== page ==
U.S. teens: Texting more, talking less

The latest PEW report focuses on the increase of text-based communication in the younger generation.
Written by Charlie Osborne, Contributing Writer

The latest report from the Pew Internet & American Life project has concluded something we often suspect -- where text-based communication is on the rise, real-time phone usage among the younger generations is on the decline.

Nearly 800 U.S. teens, aged 12 to 17, were participants of this survey, as well as their parents. The survey was conducted between April and July 2011.  Seven focus groups compromising of 57 teenagers were also involved, and the margin of error is set at 4.8 percentage points.

The report, called "Teens, Smartphones & Texting", says that teenagers are now sending an average of 60 text messages a day -- a jump of 20 percent since 2009, whereas the number who use their device in order to talk has fallen.

The survey also found:

  • 75 percent of teenagers use text messaging in some form or another.
  • 63 percent said that they exchange text messages every day.
  • In comparison, only 39 percent stated they talked with people on the phone every day.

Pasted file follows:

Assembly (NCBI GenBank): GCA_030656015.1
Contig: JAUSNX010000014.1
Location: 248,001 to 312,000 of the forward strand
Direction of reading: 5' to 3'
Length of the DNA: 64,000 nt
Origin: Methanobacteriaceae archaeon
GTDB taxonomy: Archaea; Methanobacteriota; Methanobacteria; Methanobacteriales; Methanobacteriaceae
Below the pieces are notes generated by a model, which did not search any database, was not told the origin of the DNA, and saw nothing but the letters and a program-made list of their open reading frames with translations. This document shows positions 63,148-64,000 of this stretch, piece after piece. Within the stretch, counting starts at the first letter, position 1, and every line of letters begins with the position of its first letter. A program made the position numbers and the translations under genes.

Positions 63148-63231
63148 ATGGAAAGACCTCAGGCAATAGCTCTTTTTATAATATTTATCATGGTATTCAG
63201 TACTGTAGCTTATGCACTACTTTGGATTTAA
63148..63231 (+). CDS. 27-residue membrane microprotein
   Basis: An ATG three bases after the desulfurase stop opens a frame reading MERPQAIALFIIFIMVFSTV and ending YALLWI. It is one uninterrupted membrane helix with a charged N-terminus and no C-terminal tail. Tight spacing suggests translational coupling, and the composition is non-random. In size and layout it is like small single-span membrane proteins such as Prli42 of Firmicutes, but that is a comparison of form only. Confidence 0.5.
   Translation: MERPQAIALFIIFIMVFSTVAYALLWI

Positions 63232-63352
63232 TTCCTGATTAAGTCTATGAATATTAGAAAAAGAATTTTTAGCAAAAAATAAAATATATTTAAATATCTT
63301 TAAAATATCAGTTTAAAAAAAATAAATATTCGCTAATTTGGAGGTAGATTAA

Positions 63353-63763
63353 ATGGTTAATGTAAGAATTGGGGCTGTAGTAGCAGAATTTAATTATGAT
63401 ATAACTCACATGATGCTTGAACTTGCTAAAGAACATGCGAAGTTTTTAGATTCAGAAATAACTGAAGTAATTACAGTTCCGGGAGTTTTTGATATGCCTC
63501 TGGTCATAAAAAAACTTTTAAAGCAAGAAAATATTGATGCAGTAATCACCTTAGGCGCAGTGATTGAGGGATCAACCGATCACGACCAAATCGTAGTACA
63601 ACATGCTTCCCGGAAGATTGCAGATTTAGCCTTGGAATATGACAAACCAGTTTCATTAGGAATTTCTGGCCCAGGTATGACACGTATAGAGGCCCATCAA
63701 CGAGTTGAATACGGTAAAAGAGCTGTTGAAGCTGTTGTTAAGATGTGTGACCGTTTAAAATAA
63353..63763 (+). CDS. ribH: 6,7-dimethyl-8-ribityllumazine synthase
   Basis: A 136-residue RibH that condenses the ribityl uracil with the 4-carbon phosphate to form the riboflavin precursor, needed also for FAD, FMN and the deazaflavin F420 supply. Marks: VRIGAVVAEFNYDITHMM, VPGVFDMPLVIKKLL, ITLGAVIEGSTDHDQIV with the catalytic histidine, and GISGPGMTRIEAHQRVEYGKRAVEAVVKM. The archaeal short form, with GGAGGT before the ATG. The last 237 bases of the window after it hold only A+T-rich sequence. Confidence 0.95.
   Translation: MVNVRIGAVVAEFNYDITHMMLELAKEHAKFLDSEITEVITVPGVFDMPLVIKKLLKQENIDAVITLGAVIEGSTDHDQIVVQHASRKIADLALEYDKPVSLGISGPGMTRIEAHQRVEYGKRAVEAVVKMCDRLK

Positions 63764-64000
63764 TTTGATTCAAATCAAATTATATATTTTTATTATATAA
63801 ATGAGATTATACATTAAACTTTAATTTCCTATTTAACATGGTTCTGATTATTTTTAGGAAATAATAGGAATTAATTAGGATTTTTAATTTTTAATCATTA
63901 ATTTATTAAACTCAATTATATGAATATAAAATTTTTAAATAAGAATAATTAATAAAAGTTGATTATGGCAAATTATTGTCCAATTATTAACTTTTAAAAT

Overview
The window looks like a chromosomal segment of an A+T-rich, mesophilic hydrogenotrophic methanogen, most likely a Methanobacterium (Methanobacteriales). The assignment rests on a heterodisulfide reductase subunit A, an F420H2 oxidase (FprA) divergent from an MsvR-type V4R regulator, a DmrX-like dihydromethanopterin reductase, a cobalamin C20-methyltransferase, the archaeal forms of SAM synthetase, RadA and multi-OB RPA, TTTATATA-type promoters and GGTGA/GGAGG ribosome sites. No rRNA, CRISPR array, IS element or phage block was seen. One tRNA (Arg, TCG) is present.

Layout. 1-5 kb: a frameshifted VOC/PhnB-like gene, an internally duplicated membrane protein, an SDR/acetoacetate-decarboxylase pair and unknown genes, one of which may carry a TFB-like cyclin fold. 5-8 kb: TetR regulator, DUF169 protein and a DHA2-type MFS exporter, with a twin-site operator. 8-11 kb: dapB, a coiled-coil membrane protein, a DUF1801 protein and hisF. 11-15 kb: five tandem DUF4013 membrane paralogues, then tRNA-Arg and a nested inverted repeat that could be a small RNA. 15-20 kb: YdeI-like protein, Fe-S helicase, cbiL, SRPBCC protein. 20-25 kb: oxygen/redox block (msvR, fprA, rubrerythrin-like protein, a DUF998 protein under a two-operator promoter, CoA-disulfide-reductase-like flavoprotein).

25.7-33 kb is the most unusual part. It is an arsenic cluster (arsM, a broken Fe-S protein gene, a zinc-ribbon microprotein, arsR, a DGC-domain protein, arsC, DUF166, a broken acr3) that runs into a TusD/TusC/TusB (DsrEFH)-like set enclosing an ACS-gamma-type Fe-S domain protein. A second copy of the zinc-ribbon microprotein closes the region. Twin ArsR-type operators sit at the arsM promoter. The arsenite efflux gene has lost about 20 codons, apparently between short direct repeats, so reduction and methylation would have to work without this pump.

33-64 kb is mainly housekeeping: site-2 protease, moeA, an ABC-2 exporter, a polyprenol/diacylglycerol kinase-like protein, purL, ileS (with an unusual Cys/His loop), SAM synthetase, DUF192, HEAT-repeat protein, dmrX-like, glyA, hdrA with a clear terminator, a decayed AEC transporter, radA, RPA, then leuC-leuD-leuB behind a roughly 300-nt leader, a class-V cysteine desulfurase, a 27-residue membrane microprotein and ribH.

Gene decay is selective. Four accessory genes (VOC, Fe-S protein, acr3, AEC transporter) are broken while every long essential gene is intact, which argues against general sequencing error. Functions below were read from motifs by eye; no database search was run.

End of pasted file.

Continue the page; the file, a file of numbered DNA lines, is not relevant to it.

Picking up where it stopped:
• Only 14 percent of teens say they talk daily on a landline phone.
  • 6 percent use e-mail daily.

Older teenage girls still reign in terms of being the 'most enthusiastic' texters, as the survey found they send on average double the amount of texts as teenage boys. However, boys of all ages are using text-based communication more; especially within the African-American bracket -- who send an average of 80 text messages per day.

The 14-17 age bracket showed a rapid surge in texting activity; from a median 60 texts a day in 2009 to a staggering 100 texts a day last year.

Unsurprisingly, 77 percent of teenagers in the United States own a phone. The majority use 'standard' phone models, whereas 23 percent between the ages of 12-17 own a smartphone, although this number is on the rise.

Ownership among 12-13 year olds has dropped, which may be due to the increased privacy and security concerns of their parents. 66 percent stated they owned a phone in 2009, whereas only 57 percent possessed a device last year.

This latest study, in addition to many others, implies what we already know -- that there is a gradual shift in the way we communicate. Text-based, immediate communication is a commonplace event in Western society -- and both future businesses and individuals in society will have to compensate.


Image credit: Pew research institute


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